# A B C D E F G H I J K L M N O P Q R S T U V W X Y Z

Seafood - Messanger In The Camp

  by Peter Liddle

published: 17 / 12 / 2001

Seafood - Messanger In The Camp
Label: Fierce Panda
Format: CD


Seafood have come a long way since 'Messenger in the Camp', their debut eight track mini album, was first released in 1998. The four-piece released their first full length CD ' Surviving the Quiet'

Seafood have come a long way since 'Messenger in the Camp', their debut eight track mini album, was first released in 1998. The four-piece released their first full length CD ' Surviving the Quiet' in January of this year. They are now currently recording their next album, and will also be touring Japan and the USA in the next few months. The success of 'Surviving the Quiet' has lead to 'Messenger in the Camp', which consists of various early singles, B-sides and Xfm sessions, and which for new fans had been hard to get, being re-released. Coming half way through their second nationwide tour (supported by the likes of Gerling), it is a welcome and interesting addition to those who , like me, heard 'Surviving the Quiet' first. 'Messenger in the Camp' is a very different album from 'Surviving the Quiet' .While all the usual Seafood trimmings and trademarks are there-screaming guitars, plinky solos and lots of wonderful strums-it is a much lighter album. There is a lot less distortion. The band spend also spend less time building their music up and less riff-endowed, it instead seems to enjoy a much more open sound. It is a very pleasant experience. The openers, 'Scorch Comfort' and 'Psychic Rainy Nights' are both singalong in nature. They show why Seafood are doing well , their experimental side also giving room for a melody and listenability that their mentors Sonic Youth often don't bother with. The experimentation is continued on the third track, the rip-roaring "Porchlight" which begins with the ambiguous mantra of "There's a house on a lake" and then eventually opens out into to a verse that explains all. There is in fact a whole story, history, and future to the 'Porchlight' story. On this song Seafood undertake a stance of "Let's not stick to one thing, let's do lots in one song and add a hundred different things" . While their sound is less epic as a result, you're never left waiting like you are with some experimental music for something to happen! Other highlights of the album include "Ukiah", an acoustic number which has Kevin the bassist balancing great harmonies with vocalist David Line's melancholic, half-dejected words. It's a simple but effective tune, and draws comparisons with Nick Drake.The final track,' Dig', again screams "Look what we can do". It once more proves to be both diverse and experimental and even has an answer machine conversation that fits in so perfectly at the end of the track that it's just beautiful. While less heavily produced than 'Surviving the Quiet' - it is softer and more malleable really -'Messenger in the Camp' stops for more breaths, and makes room for more wacky guitar solos. Listen to David at one point, for example, uttering the word "guitars" in a Mike-Oldfield 'Tubular bells' style instrument calling fiasco. Progress is still progress though. If Seafood had stopped here, I would have no problem with it., but even on this early album their potential is still easy to see. With the strength of tracks like 'Porchlight' and 'Dig' (still two regulars on the playlist at gigs) Seafood are already showing how diverse they are and have carried this onto their next album. I'm glad they have chosen to take their music forward in the direction they have, but 'Messenger in the Camp' is still worth a look. It is more open and, to a Seafood fan at least, perhaps more interesting.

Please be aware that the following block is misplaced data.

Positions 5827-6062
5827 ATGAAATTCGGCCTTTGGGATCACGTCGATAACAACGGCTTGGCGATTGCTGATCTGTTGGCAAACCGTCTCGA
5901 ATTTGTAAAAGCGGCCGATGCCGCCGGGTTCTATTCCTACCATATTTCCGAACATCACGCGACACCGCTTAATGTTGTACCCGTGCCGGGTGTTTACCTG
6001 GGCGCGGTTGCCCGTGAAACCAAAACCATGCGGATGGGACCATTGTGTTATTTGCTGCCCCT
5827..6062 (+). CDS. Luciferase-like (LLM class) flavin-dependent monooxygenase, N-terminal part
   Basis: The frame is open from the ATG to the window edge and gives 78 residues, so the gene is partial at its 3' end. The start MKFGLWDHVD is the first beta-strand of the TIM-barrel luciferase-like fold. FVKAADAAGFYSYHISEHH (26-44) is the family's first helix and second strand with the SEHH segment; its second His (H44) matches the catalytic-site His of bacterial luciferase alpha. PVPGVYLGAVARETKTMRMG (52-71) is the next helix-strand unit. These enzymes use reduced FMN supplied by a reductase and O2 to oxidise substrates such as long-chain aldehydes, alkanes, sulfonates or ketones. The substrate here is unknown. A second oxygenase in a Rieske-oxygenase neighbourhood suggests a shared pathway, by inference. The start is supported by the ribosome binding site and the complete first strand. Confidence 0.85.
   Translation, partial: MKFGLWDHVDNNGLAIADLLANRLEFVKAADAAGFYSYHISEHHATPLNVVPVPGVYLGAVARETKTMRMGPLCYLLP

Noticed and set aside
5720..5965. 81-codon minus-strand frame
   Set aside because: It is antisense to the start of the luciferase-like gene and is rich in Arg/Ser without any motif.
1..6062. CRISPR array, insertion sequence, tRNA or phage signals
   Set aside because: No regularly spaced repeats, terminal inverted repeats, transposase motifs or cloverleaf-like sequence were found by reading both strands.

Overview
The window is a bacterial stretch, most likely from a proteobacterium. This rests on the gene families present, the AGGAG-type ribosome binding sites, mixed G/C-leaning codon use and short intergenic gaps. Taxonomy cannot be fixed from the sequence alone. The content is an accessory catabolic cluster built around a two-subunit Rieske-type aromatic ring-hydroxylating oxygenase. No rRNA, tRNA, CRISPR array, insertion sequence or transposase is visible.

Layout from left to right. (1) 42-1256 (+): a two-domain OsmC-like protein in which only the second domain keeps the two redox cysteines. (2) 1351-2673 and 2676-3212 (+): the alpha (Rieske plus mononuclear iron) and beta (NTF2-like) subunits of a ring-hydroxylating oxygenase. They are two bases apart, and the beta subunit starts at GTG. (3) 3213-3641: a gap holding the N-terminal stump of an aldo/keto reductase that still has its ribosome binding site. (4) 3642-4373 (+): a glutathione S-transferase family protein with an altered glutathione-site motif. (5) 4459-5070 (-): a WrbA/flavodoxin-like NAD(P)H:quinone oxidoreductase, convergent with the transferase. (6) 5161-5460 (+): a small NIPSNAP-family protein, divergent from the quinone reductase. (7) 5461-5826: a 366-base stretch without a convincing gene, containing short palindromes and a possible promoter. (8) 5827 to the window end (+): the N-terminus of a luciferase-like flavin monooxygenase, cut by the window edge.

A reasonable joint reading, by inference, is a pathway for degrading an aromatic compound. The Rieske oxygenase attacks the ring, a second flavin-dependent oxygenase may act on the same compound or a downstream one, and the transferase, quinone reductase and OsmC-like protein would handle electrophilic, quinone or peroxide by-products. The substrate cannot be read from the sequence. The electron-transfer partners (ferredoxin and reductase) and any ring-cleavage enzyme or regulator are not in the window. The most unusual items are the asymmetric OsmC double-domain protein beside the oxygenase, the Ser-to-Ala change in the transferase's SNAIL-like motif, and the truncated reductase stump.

Track Listing:-
1 Scorch Comfort
2 Psychic Rainy Nights
3 Porchlight
4 Ukiah
5 Rot Of The Stars
6 Dope Slax
7 We Felt Maroon
8 Dig

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